When Lenovo unveiled the $1,499, NEC-made LaVie Z HZ550 (US-only, but about £952, AU$1,936) at CES 2015, it caused an uproar in the tech industry. This 1.87-pound (0.78kg) notebook had broken the record for the lightest laptop on the market. Its cousin, the $1,699 LaVie Z 360 (also US-only, but about £1,079, AU$2,195) – a 2.04-pound (0.92kg) hybrid device – would do the same for 2-in-1 laptops.
Unfortunately for Lenovo, during the time between the laptop's January unveiling and its general release in May, several superb Ultrabooks made their way onto the scene.
Not to be outdone by Lenovo's lightweight LaVie, Dell unveiled the XPS 13 (starting at $799, about £520, AU$980) – a laptop whose screen dazzled beyond compare. And Asus unveiled the Zenbook UX305 ($699, £649, about AU$902), an affordable lightweight with a top-flight spec sheet. Both Ultrabooks received five-star reviews from TechRadar, an honor seldom bestowed by our staff.
Of course, no Ultrabook conversation is complete without mentioning the 13-inch MacBook Air (starting at $999, £949, AU$1,249), a problematic laptop that continues to wow the masses.
Although the LaVie doesn't reach the same Olympian heights as the XPS 13 and the Zenbook, it's a notebook that demands a place near the top of the best Ultrabook conversation.
When you lift the LaVie, you'll think you're handling a prototype that features no internal hardware. That's how impressively light this avant garde device is. Compared to the entry-level XPS 13, which weighs 2.6 pounds (1.17kg) – and the Zenbook UX305, which weighs 2.65 pounds (1.18kg) – the LaVie is noticeably lighter and dramatically more comfortable to transport. The MacBook Air, which weighs 2.69 pounds (1.22kg), is no longer worthy of its Air status.
At just 0.7 inches (18mm) thin, the LaVie is slightly thicker than the 0.68-inch MacBook, and the 0.6-inch (15mm) XPS 13, and perceptibly thicker than the 0.5-inch (1.27mm) Zenbook. With that being said, you won't notice one- or two-tenths of an inch in your day-to-day use, so this head-to-head-to-head should be considered a wash.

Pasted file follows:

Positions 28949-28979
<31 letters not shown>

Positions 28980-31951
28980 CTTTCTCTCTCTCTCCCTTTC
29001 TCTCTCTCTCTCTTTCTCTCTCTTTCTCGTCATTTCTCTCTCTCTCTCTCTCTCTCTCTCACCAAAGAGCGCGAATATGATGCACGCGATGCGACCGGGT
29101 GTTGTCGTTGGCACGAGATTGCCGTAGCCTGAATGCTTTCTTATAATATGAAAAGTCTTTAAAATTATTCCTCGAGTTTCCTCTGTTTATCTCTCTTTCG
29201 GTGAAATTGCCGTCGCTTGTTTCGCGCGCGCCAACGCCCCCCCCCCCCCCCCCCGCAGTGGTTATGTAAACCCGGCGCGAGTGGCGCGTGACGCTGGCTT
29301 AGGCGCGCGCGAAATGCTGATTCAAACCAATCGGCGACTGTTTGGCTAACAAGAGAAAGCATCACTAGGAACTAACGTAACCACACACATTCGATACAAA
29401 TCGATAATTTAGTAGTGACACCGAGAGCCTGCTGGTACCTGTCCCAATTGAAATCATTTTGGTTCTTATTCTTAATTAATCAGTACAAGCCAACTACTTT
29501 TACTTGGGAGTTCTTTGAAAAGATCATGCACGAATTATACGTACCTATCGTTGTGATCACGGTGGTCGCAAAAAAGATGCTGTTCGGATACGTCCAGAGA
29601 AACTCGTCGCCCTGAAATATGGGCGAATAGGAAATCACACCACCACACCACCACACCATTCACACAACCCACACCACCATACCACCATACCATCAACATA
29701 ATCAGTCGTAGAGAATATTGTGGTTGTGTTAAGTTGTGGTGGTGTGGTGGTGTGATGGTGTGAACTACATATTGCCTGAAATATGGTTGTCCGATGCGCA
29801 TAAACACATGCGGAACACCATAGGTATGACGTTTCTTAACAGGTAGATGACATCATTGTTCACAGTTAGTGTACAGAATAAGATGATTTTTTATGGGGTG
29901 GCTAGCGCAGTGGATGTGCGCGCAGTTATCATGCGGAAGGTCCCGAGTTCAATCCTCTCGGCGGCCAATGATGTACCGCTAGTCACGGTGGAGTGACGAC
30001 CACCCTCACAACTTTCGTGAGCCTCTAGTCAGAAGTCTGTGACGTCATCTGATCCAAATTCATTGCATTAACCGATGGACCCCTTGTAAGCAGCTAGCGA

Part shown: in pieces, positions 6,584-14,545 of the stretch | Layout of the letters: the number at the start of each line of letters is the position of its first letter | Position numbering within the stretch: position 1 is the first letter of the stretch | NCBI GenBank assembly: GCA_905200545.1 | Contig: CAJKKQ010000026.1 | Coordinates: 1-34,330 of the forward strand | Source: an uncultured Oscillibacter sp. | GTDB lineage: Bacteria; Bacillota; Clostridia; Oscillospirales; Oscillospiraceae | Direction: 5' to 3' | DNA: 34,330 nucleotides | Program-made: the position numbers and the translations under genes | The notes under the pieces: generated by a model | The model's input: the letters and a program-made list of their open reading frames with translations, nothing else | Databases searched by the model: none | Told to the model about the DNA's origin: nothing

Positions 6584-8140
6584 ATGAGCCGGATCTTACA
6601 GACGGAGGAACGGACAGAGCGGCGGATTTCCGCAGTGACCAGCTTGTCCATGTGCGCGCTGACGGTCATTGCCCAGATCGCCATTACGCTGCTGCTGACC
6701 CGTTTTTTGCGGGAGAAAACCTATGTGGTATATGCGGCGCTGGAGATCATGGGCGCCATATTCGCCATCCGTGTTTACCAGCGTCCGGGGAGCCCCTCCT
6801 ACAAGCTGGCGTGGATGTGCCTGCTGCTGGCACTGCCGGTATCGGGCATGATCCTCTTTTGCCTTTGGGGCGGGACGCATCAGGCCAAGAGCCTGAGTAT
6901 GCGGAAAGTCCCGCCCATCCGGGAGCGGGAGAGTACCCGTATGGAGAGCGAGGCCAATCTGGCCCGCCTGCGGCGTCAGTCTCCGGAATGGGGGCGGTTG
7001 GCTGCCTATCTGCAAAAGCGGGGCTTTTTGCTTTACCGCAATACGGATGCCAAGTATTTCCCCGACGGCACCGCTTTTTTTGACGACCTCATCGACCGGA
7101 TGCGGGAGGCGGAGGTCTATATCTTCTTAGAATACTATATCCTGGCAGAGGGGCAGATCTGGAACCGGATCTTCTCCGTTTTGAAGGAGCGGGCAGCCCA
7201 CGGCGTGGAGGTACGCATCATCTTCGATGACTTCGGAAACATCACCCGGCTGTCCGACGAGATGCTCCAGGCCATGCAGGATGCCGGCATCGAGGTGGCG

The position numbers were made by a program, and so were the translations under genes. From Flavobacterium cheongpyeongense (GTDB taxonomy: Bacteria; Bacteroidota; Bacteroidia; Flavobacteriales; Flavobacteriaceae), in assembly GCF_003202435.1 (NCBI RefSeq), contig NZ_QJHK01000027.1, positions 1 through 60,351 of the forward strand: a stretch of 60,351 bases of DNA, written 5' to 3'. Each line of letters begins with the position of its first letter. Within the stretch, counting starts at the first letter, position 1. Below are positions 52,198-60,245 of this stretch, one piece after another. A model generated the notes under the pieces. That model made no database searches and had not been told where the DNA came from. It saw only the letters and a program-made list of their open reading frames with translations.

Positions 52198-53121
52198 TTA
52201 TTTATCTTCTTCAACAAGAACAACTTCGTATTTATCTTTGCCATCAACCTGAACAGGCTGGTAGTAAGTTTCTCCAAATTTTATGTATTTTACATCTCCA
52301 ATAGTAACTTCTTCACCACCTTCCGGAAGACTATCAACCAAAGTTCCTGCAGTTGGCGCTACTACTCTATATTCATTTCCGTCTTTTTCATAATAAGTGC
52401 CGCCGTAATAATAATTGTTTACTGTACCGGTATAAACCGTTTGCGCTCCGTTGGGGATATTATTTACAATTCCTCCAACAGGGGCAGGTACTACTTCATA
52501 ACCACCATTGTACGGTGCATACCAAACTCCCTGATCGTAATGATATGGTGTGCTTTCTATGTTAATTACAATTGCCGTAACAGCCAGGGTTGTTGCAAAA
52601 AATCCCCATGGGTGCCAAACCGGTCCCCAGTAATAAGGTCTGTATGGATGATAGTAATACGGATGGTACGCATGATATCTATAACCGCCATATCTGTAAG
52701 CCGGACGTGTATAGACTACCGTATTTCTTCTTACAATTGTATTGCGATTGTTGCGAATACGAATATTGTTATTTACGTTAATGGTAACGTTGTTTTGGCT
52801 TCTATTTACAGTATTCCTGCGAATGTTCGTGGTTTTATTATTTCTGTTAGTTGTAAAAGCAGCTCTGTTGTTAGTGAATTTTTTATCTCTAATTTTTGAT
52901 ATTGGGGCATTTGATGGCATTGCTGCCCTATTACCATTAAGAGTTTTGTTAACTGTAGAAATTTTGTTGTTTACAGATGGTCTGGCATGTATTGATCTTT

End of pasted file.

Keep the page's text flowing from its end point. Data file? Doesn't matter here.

Unlike the XPS 13 and the Zenbook, the LaVie feels a bit flimsy. I didn't perform any drop tests on the device, but unlike its competitors, I felt the external shell give as I pressed along the magnesium-lithium chassis. This doesn't indicate any sort of flawed build quality, however it does make it aesthetically less pleasing than its competitors, both of which feature top-notch, sturdy and sexy build materials.
Lenovo chose to go with an understated black chassis that is inoffensive in every way. The LaVie won't add any style points to your desk space, but by no means should it be a turn-off. After a few months of use, you'll likely detect smudges, fingerprints and scratches along the chassis and palm rest. But this isn't a big issue, especially compared to more inexpensive laptops on the market that are worthy of a paper bag after a few months' use.
The LaVie's 13.3-inch WQHD (2,560 x 1,440), LED anti-glare screen is one of the best I've ever tested. It produces consistent, dynamic colors that are present from screen corner to screen corner.
Light glare is minimal. You can totally enjoy this device in the park or on the beach, just make sure the sun isn't directly over your shoulder. Of course, it can't compete with the XPS 13's full HD "Infinity Display," which features a bezel-less design … but it's pretty darn close.
One design choice that Lenovo is going to have to reconsider for next year's model is the NEC-made Japanese keyboard, which is going to confuse the heck out of anyone who is used to traditional American keyboards. You'll likely be turned off by the miniature space bar, the superfluous Forward Space button, and the miniscule Alt, Insert, Delete, and Control keys that line the bottom row.
I've never been a proponent of Lenovo keyboards and trackpads, specifically those of the ThinkPad line. I had a different experience with the LaVie. Despite my lack of familiarity with Japanese keyboards, I enjoyed myself once I became accustomed to each key's positioning.
I thoroughly enjoyed using the trackpad, which features a minimalist design, similar to the trackpad on a MacBook. There are no buttons, no dividing lines, no nothing. It's just a simple and accurate pad that enables you to scroll, click and highlight. Gorgeous.